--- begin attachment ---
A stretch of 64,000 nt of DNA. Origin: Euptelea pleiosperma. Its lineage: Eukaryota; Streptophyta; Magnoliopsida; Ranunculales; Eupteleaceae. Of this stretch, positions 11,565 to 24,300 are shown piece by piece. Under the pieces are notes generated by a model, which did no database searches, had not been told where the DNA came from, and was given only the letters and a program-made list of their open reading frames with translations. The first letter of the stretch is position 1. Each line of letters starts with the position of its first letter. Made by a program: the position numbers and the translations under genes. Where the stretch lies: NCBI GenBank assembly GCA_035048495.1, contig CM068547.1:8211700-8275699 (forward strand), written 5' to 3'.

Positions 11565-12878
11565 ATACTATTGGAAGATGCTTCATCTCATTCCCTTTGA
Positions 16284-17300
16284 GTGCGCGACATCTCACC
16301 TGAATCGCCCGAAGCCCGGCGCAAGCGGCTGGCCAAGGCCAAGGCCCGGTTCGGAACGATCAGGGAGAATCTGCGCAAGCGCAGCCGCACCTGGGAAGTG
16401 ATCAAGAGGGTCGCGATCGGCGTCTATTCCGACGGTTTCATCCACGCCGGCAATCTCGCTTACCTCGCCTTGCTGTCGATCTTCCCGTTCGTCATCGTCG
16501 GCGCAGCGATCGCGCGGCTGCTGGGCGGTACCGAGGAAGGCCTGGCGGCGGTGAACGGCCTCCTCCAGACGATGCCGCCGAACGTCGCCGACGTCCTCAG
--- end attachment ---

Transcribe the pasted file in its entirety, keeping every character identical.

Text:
A stretch of 64,000 nt of DNA. Origin: Euptelea pleiosperma. Its lineage: Eukaryota; Streptophyta; Magnoliopsida; Ranunculales; Eupteleaceae. Of this stretch, positions 11,565 to 24,300 are shown piece by piece. Under the pieces are notes generated by a model, which did no database searches, had not been told where the DNA came from, and was given only the letters and a program-made list of their open reading frames with translations. The first letter of the stretch is position 1. Each line of letters starts with the position of its first letter. Made by a program: the position numbers and the translations under genes. Where the stretch lies: NCBI GenBank assembly GCA_035048495.1, contig CM068547.1:8211700-8275699 (forward strand), written 5' to 3'.

Positions 11565-12878
11565 ATACTATTGGAAGATGCTTCATCTCATTCCCTTTGA
Positions 16284-17300
16284 GTGCGCGACATCTCACC
16301 TGAATCGCCCGAAGCCCGGCGCAAGCGGCTGGCCAAGGCCAAGGCCCGGTTCGGAACGATCAGGGAGAATCTGCGCAAGCGCAGCCGCACCTGGGAAGTG
16401 ATCAAGAGGGTCGCGATCGGCGTCTATTCCGACGGTTTCATCCACGCCGGCAATCTCGCTTACCTCGCCTTGCTGTCGATCTTCCCGTTCGTCATCGTCG
16501 GCGCAGCGATCGCGCGGCTGCTGGGCGGTACCGAGGAAGGCCTGGCGGCGGTGAACGGCCTCCTCCAGACGATGCCGCCGAACGTCGCCGACGTCCTCAG